Butter – 1/2 cup (I used garlic and oregano butter for extra punch)

White flour – 2 tablespoons

Grated parmesan cheese – 1 cup

Garlic – A few cloves

Salt to taste

A dash of oregano/pepper (optional)

Get to it: The method

On a saucepan, melt the butter and add flour to it quickly, stirring well so that they blend together.

Add the milk/cream, cheese and other ingredients and keep stirring until the mixture is smooth. You may use a whisk to blend it better. Think of the gondolas in Venice to keep your wrists from tiring.

If the sauce begins to get too thick, add more milk and stir.

When ready, pour into a bowl. This sauce thickens when cool but we’ll be reheating it anyway while adding it to the pasta so that’s fine.

Butter and flour
Adding flour to the butter

Tip: Use milk instead of cream; the sauce is heavy as it is because of the cheese and flour.

Your secret weapon: Garlic and herbs butter 

Italian green,white and red sauce
Italian white sauce, flanked by its green and red counterparts

#ItalianEscapade 4: The pasta

This one’s easy. All we have to do is boil water in a large vessel (around 3 cups for every handful of pasta), add a tablespoon of salt (or more, depending on taste) to it, and then the pasta. For this dish, I added four handfuls, as I was planning to feed my family of four (including myself).

I used Del Monte‘s gourmet penne rigate pasta for its superior taste and quality. Interestingly, although pasta is Italian, Del Monte is headquartered in California! Then again, if I can whip up an Italian storm in my very much Indian kitchen, it’s not that surprising, is it?

Del Monte gourmet pasta
My precious pack of Del Monte penne rigate

Stir the pasta and let it cook for a while. Taste the pasta when it seems to be done. If it’s al dente (cooked but crisp), then you’re done.

Drain the water and have the pasta ready for the final stage of this dish. Your tummy travel plane, powered by Del Monte‘s goodness is about to touch down in Rome.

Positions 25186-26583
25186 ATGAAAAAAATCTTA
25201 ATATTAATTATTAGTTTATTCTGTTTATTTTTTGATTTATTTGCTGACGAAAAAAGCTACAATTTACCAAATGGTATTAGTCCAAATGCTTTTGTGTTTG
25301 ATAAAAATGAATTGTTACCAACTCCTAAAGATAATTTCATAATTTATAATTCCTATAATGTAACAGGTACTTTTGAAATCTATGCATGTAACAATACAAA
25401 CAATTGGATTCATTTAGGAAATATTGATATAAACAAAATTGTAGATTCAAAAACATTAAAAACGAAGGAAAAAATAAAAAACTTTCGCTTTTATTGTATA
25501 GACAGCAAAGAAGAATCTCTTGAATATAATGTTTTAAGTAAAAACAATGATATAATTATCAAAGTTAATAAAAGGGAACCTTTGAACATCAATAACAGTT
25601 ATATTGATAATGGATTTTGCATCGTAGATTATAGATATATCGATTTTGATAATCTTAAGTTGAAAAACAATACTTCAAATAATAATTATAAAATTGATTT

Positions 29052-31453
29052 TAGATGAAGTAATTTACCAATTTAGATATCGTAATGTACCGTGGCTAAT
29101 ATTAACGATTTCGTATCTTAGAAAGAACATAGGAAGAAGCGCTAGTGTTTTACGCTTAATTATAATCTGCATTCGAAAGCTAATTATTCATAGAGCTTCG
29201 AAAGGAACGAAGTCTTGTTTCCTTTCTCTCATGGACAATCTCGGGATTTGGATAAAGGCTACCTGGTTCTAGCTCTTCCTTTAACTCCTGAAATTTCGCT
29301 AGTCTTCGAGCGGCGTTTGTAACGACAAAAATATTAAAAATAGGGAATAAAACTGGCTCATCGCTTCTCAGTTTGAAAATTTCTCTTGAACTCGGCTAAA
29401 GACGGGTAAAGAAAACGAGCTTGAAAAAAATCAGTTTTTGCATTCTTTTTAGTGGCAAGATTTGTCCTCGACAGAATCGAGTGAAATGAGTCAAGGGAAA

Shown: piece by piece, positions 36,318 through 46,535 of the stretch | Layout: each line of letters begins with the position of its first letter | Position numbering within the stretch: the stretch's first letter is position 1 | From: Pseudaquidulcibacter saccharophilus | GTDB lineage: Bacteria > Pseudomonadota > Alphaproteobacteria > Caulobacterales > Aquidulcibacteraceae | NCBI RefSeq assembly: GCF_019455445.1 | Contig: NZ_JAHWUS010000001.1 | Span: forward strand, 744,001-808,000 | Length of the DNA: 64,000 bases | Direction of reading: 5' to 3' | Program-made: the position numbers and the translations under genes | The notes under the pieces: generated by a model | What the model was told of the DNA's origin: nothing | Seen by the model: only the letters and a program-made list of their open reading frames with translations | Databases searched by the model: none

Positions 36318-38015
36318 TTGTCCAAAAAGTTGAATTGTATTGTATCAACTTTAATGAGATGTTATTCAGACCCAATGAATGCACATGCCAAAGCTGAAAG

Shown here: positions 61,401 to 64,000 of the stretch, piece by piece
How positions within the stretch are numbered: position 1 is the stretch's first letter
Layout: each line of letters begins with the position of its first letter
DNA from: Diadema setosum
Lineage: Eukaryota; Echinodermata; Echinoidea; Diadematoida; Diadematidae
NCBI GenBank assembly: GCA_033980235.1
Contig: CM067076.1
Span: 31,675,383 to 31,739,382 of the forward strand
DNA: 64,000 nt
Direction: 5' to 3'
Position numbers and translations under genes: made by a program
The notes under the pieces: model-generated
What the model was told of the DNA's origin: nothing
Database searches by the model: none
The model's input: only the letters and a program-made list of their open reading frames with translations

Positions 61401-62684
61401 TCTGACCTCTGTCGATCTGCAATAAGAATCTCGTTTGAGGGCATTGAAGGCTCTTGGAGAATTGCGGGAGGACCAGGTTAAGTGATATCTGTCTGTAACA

Boiling pasta
Del Monte penne pasta simmering in the vessel

#ItalianEscapade 5: The tricolour pasta 

Ah, we’re finally getting there. In three hours, my tummy questioned me more than once whether we’d reached Italy yet and every time I counselled that good things took their own time to arrive. In this case, I reached Italian culinary paradise in just a little over three hours.

Vegetables are fun!

To add some pizazz to this unique dish, I decided to add carrots to the pasta in red sauce and bell peppers (capsicum) to the pasta in green sauce. Besides, we Indians like a bit of crunch in our pasta, don’t we? These vegetables are used in pasta salads and there are several others you can add if you wish to. Good choices include mushrooms, black olives, peas and broccoli.

Sliced carrot and bell pepper
My sliced carrot and bell pepper, ready for sauteing

Saute the sliced carrots and capsicum in some olive oil and set aside in bowls, to be added while stirring the pasta with the respective sauces.

Go green 

For the green part of our tricolour pasta, warm the green sauce slightly in a microwave or pan (don’t make it too hot) and then drizzle over the cooked pasta. Stir it up so that it covers the pasta completely and then, add the sauteed bell pepper. Once it’s done, set it aside in a bowl. Very soon, a spoonful of this will transport you to the coastal view of Naples.

Pasta in green sauce

Red hot!

Next, warm up the red sauce in a pan and add the cooked pasta to it. Stir until the sauce glazes the pasta completely. Add the sauteed carrots, stir and set it aside in a bowl. Enjoy the aroma of spicy cloves and sweet tomatoes. It’s the very aroma of Italian finesse.

Cooking pasta
The wonderful Del Monte pasta, about to be wedded to my red hot sauce
Pasta in tomato sauce
Now they are man and wife.

White magic

For the white part of the tricolour pasta, heat the now thickened white sauce in a pan and add the pasta when it starts to become thinner. Stir until it’s fully covered and drizzle with some grated parmesan cheese if you wish. Don’t if you’d rather continue to wear those skinny jeans (just kidding – some days of cheating are allowed!). I added an additional dash of pepper for spice. You can also garnish with oregano.

Pasta in white sauce

The proof of the pudding is in the plating

All three pastas are ready but it’s still not a tricolour pasta until they all come together in that wonderful process called plating. A handy trick is to line the middle of the plate with pasta in white sauce first. Then, it becomes easy to fill the spaces on either side with pasta in green and red sauces respectively. Finish up by adding a sprig of parsley on top. Don’t you love its heavenly aroma? It seems to have come straight from the kitchens of Italian chefs in Turin.

Tricolour pasta by Ankita Shreeram
Do you want a bite?
Tricolour pasta by Ankita Shreeram
Happy Indian Independence Day!
Tricolour pasta by Ankita Shreeram
Happy Italian Independence Day!

Try the tricolour pasta for yourself and let me know how it turns out. And don’t forget to use Del Monte‘s gourmet penne rigate because the devil is in the details, right? Buon appetito! And let me know which country you’d like to tummy travel to, next time.